Background Allergoids are widely used in specific immunotherapy (SIT) for the treatment of IgE-mediated allergic diseases, but all techniques for standardization of conventional allergic extracts may not be appropriate for standardization of a glutaraldehyde (GA)-modified extract because of the unique characteristics of these extracts.
Objective To assess an accurate methodology for standardization of chemically modified extracts.
Methods GA-modified extracts from Parietaria judaica pollen were purified by diafiltration. Biochemical properties were investigated by determination of amino groups, chromatography, and SDS-PAGE. The IgE-binding activity was determined by skin prick test, enzyme allergosorbent test inhibition, basophil activation, and histamine release tests. Peripheral blood mononuclear cells (PBMCs) from P. judaica pollen-allergic subjects were stimulated with either native or allergoid extracts, and proliferation was measured.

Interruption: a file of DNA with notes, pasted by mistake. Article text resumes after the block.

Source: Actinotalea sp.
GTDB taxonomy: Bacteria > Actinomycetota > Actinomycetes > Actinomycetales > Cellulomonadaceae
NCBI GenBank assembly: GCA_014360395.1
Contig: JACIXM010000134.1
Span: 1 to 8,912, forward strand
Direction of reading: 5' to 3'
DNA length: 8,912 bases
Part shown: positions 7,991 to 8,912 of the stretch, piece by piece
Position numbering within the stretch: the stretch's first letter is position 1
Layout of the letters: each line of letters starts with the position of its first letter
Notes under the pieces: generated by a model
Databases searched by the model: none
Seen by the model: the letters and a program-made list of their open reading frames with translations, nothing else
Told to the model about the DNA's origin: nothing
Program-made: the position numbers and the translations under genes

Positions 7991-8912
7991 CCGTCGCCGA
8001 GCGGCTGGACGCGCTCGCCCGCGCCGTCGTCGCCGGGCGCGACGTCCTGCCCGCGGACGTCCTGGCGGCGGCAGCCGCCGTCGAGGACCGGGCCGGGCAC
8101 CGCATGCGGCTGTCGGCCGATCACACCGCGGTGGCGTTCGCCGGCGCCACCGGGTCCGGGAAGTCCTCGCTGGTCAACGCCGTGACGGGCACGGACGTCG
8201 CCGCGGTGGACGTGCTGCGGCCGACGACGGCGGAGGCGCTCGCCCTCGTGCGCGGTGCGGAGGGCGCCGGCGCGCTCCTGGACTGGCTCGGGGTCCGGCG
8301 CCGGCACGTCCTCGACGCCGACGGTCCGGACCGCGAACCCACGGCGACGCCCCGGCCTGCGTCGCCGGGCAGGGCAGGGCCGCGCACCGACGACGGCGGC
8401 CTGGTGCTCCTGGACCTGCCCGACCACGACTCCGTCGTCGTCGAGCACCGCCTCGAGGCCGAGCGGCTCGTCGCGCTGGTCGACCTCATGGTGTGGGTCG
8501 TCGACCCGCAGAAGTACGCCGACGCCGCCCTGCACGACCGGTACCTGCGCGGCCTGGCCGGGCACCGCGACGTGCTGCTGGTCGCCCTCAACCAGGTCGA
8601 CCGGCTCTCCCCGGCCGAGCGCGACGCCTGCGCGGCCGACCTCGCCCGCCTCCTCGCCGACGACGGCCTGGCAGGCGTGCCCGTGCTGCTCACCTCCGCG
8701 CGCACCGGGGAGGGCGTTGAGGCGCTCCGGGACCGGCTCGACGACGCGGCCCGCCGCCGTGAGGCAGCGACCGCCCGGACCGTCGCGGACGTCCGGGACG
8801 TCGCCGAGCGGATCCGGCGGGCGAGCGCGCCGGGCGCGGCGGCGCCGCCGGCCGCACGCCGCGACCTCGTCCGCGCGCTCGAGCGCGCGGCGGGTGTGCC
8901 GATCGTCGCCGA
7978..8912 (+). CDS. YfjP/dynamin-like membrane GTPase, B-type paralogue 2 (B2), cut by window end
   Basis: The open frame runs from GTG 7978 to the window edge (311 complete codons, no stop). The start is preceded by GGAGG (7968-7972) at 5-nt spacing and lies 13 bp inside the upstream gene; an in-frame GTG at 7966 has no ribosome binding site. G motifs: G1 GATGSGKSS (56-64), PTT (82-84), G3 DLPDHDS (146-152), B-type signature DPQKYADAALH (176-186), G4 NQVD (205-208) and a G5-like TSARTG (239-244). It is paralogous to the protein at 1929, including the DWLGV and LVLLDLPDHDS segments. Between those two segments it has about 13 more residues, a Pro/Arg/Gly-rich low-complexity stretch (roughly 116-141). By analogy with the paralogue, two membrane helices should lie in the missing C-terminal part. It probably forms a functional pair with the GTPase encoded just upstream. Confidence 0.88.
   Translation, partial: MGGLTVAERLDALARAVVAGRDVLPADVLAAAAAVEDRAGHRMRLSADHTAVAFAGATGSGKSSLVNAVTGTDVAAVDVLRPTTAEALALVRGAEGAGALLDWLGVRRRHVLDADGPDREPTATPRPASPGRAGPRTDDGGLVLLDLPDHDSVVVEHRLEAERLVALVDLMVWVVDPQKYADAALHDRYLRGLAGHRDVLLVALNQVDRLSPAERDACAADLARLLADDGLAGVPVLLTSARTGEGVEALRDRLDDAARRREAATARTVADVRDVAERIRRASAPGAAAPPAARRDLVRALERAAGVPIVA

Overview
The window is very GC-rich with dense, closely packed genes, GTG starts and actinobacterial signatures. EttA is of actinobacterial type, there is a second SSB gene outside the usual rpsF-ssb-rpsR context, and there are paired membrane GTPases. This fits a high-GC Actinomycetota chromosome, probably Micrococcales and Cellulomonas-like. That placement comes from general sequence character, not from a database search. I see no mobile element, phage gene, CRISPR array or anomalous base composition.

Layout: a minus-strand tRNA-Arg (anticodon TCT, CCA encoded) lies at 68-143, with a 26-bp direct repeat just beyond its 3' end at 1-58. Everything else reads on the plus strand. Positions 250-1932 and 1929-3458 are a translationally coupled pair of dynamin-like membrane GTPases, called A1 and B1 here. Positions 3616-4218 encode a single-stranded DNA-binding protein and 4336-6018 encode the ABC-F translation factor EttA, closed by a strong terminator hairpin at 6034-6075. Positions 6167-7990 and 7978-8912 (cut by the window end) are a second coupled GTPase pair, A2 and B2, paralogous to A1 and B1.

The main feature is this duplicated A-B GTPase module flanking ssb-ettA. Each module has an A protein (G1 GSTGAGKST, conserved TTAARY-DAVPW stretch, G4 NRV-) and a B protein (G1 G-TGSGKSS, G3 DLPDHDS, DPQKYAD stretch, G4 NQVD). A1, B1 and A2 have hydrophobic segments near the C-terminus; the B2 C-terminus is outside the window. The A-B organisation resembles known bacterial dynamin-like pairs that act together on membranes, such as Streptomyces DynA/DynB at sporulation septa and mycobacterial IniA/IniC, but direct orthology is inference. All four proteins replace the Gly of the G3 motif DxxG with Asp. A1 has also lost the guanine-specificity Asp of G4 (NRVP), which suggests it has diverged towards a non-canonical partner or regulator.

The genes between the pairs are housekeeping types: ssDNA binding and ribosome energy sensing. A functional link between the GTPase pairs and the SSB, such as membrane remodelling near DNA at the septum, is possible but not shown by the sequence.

Results Biochemical data indicated a high degree of allergen polymerization resulting in extract components higher than 100 kDa. IgE-binding activity, both in vivo and in vitro, was reduced by more than 99.8%. Both allergen and allergoid induced PBMC proliferation and synthesis of blocking IgG antibodies at similar rates. Moreover, no evidence of introduction of new determinants by chemical modification was found.
Conclusions The preparation of GA-modified extracts by diafiltration is faster and more reliable than previous chromatographic methods. These modified extracts have drastically reduced their allergenicity while maintaining their immunogenicity, and therefore they can be used in safer and shortened schedules of SIT.